Velcro, known the world over for making hook-and-loop closures that hold various parts of our lives together, has undertaken a rebranding effort that includes new packaging, revamped websites, a renovated Barcelona office, and a focus on consumers’ own insights on the creative things you can do with Velcro products.
The rebranding has been a massive top-to-bottom exercise, according Velcro Group vice president of global marketing Jurjen Jacobs, who explains, “It’s a manufacturing-driven company, very regional, with lots of different Velcro affiliates and entities around the world, and they were all doing their own thing. When I came aboard, there was an incredible inconsistency in all the things that we were doing.”
That said, there was also an incredible opportunity, Jacobs says, calling it a “marketer’s dream” to come into a company with more than 50 years of heritage, and, according to research, a relatively high amount of recognition amongst consumers who overwhelmingly have positive associations with the brand and its products.
Two years after he began developing a rebranding plan for Velcro, enlisting the talents of a network of creative shops from around the globe, Jacobs is now seeing it come to fruition. “It’s all now physical,” he says. “It’s a very exciting period.”
Jacobs shared highlights from Velcro’s rebranding process with Co.Create.
It all started with the logo
Jacobs tackled the Velcro Companies’ logo issue before he did anything else. There had been two in circulation, and they were old. One was a named-based logo that dated back to the 1950s, the other a flying V logo that was born in the 1970s. “Having two logos doesn’t work in general, so we created one,” Jacobs says, noting, “But there were positive aspects to the old logos we really wanted to keep.” The new logo, which took six months to design, pays tribute to the past while making the brand feel current. Additionally, it works well everywhere it needs to be–on Velcro packaging, websites, buildings, business cards and so forth, Jacobs points out.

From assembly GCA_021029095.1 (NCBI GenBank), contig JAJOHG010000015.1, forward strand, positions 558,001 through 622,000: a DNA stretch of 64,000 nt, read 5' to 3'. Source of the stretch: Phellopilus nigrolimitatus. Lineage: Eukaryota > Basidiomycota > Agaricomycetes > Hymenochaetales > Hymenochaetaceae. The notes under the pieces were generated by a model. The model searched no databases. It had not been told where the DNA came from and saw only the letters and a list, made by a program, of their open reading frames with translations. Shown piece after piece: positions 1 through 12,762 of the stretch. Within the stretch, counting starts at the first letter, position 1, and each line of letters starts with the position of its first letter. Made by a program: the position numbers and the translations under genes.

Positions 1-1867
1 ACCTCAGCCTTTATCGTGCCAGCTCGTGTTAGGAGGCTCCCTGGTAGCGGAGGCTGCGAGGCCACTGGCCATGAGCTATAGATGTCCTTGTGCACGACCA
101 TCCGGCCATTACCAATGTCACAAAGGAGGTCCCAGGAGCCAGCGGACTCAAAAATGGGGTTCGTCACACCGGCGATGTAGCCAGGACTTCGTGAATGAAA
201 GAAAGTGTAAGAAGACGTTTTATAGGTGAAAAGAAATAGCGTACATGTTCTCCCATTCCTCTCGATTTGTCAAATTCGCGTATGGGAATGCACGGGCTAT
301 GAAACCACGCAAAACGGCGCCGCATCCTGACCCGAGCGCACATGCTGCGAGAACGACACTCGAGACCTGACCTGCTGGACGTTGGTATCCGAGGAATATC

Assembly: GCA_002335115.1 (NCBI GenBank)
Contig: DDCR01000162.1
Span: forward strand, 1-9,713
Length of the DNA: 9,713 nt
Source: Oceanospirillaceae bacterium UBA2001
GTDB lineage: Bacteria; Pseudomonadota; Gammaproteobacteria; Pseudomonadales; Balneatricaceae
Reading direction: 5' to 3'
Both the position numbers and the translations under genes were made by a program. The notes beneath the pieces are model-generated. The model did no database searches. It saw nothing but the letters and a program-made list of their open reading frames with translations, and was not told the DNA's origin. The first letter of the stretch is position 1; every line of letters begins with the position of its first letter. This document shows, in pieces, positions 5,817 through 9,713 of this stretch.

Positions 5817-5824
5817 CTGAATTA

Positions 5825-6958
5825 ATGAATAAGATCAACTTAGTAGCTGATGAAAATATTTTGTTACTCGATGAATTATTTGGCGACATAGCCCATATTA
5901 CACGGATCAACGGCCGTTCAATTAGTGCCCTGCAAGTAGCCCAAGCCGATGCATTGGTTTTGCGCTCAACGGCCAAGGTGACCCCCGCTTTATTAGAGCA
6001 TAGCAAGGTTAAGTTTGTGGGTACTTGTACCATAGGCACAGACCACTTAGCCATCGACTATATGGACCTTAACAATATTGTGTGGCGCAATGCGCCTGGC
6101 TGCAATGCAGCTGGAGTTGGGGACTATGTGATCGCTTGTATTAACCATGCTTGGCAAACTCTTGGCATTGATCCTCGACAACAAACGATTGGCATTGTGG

Simplified packaging designed to cut through the clutter
Rebranded Velcro packaging featuring the new logo hits store shelves in Europe this month and will appear in the United States in the first quarter of 2013. Jacobs says the goal with the package redesign was to make it easier for consumers to find what they are looking for, a challenge given that Velcro makes approximately 400 products for consumer use. Ultimately, it was decided that color-coded packaging would work best: Red packaging indicates adhesive-backed products; green is for outdoor/gardening; packages coded blue contain ties and straps; orange packaging holds products for use on fabric; purple represents office solutions; and teal is for specialty items.
A stickier Velcro.com
Television commercials do not factor into Velcro’s branding campaign. “For us, that’s way out of reach,” Jacobs says. So Velcro websites will remain a vital marketing tool. Velcro recently relaunched its flagship Velcro.com website, giving it a fresh new look and making it easier to navigate. Currently, the company is localizing the website content for European markets as well as China and Mexico and adding e-commerce functionality to the product pages.
Selling a reinvigorated brand to employees
Jacobs isn’t limiting his efforts to reaching consumers. He is also marketing a new and improved Velcro to the company’s employees. A film screened in-house outlines the company’s plans for the future, and Jacobs says it has increased company-wide pride and made employees feel more invested in the future of the company. It’s even drawn tears at some screenings. Meanwhile, Velcro’s Barcelona office just underwent a major redesign and has been transformed into a modern space cleverly furnished with lights, clocks, maps, and other items fashioned from Velcro products. Jacobs says the office will inspire Velcro employees and attract new hires. Velcro’s home office in Manchester, New Hampshire is next in line for a makeover.
Ask the consumer, what can you do with Velcro?
In the coming months, Velcro plans to increase engagement with its customers by integrating user-generated content into its sites and taking the conversation about Velcro to social media platforms including Twitter, Pinterest, Facebook, and YouTube. “Instead of us trying to invent all kinds of new things you can do with Velcro, there are millions of people using our products every day, and most of them will be very proud to share their results with other people,” Jacobs says. “I think that’s a huge strength of our brand and where our future marketing strategy will come from.”